From what we know, the bill will broaden the Registrar of Companies’ powers, making sure it has the power to oversee company creation and the ability to check for more information submitted on the Company Register, be it at the time of registration or retrospectively.
At the moment, the process of registering a company has been criticised for the lack of checks, facilitating a lax environment for criminals to set up companies in the UK and move illicit funds.
Other considerations include the examination of limited partnerships and the loopholes that currently allow criminals to use this as a money laundering mechanism.
The bill is also expected to introduce a gateway that will allow businesses in the financial services sector to share information with one another to ultimately improve their detection and prevention of economic crime.
More details will be revealed over the coming months, yet there is the risk of the bill being sidetracked.
The resignation of Boris Johnson as prime minister and consequent leadership contest brings a degree of political uncertainty. And with rising inflation, a cost of living crisis and fears of an impending recession, there is the additional fear of economic security and financial crime slipping lower down the list of priorities, at least in the immediate term.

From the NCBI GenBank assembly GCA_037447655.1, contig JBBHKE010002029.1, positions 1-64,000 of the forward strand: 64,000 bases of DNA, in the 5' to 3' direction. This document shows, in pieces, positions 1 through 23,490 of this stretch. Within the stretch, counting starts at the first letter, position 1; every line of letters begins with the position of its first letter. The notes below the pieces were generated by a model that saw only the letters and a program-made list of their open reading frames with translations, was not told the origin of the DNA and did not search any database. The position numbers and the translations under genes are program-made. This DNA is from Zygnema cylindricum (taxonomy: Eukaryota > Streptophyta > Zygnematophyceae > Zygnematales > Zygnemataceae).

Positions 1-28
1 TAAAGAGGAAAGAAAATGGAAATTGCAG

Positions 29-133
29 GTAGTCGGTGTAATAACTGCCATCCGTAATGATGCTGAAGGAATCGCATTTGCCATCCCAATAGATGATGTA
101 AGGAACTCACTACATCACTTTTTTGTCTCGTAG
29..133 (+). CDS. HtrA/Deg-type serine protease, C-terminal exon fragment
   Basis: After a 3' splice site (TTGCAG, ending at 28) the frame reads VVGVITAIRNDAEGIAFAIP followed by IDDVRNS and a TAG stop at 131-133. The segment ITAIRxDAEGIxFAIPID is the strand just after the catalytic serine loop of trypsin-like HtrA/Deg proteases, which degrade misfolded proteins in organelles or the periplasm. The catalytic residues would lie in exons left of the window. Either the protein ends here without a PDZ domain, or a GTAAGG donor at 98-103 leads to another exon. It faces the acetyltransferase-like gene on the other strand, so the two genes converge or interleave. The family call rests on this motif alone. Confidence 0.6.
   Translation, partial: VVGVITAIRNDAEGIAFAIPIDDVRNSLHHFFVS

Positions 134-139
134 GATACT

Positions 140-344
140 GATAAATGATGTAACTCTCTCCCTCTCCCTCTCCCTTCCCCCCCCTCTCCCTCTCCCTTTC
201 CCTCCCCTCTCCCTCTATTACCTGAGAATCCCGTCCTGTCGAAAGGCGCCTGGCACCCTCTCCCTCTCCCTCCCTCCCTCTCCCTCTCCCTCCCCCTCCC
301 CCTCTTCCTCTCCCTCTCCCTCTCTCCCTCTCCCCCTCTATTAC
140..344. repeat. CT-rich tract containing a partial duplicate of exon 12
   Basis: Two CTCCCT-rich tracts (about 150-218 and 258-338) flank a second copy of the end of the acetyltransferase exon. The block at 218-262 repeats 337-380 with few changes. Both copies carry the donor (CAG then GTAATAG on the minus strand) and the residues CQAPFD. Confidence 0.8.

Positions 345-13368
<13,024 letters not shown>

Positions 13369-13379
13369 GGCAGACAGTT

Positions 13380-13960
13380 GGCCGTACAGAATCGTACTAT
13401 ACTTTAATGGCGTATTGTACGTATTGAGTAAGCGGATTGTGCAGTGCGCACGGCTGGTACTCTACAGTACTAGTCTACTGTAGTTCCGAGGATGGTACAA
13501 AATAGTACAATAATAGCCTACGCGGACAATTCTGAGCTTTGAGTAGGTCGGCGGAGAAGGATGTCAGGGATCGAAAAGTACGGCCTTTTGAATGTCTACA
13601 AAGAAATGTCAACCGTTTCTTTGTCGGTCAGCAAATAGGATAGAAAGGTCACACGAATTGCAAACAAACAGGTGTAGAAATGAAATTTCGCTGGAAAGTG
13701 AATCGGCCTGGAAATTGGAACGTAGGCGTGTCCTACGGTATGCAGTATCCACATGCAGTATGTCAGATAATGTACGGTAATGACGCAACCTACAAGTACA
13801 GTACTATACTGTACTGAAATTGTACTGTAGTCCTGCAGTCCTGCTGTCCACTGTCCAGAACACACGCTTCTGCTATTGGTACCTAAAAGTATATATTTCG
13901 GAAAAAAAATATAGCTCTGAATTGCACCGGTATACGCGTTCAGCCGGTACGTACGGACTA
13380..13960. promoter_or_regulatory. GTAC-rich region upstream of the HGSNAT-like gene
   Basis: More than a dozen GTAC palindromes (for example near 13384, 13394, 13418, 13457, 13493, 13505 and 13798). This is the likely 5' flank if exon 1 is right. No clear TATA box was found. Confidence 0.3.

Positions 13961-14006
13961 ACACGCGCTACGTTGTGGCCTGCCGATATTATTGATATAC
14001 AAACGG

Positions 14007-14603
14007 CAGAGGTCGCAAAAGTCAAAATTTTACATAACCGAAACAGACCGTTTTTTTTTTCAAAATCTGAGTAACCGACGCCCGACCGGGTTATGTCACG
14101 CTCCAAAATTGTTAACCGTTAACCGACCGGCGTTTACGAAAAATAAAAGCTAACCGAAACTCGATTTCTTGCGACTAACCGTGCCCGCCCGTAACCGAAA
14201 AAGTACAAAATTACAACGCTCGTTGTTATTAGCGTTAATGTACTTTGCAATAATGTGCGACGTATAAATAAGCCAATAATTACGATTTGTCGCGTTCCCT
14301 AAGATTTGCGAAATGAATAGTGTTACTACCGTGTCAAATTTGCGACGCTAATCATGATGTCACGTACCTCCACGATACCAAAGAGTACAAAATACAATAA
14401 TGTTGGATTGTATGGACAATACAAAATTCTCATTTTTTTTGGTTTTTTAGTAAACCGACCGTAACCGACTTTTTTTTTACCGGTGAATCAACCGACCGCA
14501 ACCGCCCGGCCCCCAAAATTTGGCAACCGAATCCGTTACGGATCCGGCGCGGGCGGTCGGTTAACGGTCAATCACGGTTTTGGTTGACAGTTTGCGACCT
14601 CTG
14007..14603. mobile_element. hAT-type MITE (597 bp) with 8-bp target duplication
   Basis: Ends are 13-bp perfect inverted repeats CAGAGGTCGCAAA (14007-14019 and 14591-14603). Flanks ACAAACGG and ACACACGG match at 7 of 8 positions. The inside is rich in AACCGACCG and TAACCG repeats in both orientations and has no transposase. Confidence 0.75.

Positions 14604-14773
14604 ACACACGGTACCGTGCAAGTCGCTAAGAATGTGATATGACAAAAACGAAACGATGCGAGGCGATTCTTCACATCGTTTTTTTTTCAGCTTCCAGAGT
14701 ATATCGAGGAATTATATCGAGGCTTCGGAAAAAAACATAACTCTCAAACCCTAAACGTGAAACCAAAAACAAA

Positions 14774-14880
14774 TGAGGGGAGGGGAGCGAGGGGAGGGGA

A complete cultural shift
We cannot deny the importance of having legislation in place to counter financial crime in the UK. Nevertheless, as with all pressing national issues, the challenge is ensuring that policies are effectively enforced, with those in breach held accountable.
The burden should not lie solely on state regulators, rather a collaborative solution is needed that brings together the public and private sectors. Unfortunately, both sectors have significant obstacles to overcome.
Banks are regularly making the headlines for the wrong reasons. This came to a head in the UK recently, with Credit Suisse placed on the Financial Conduct Authority’s watchlist as a result of the bank’s involvement in risky transactions that are not internally challenged.
If any strategy to fight financial crime is to be successful, making sure banks are monitoring and flagging high-risk transactions is essential.
This is a systemic challenge facing not just the UK, but the global financial system. A survey of risk and compliance professionals by BAE Systems revealed that at least half of all money laundering activities go undetected.
The same report also showed that financial services compliance professionals are struggling with reduced budgets to actively address money laundering activities, which are becoming more sophisticated.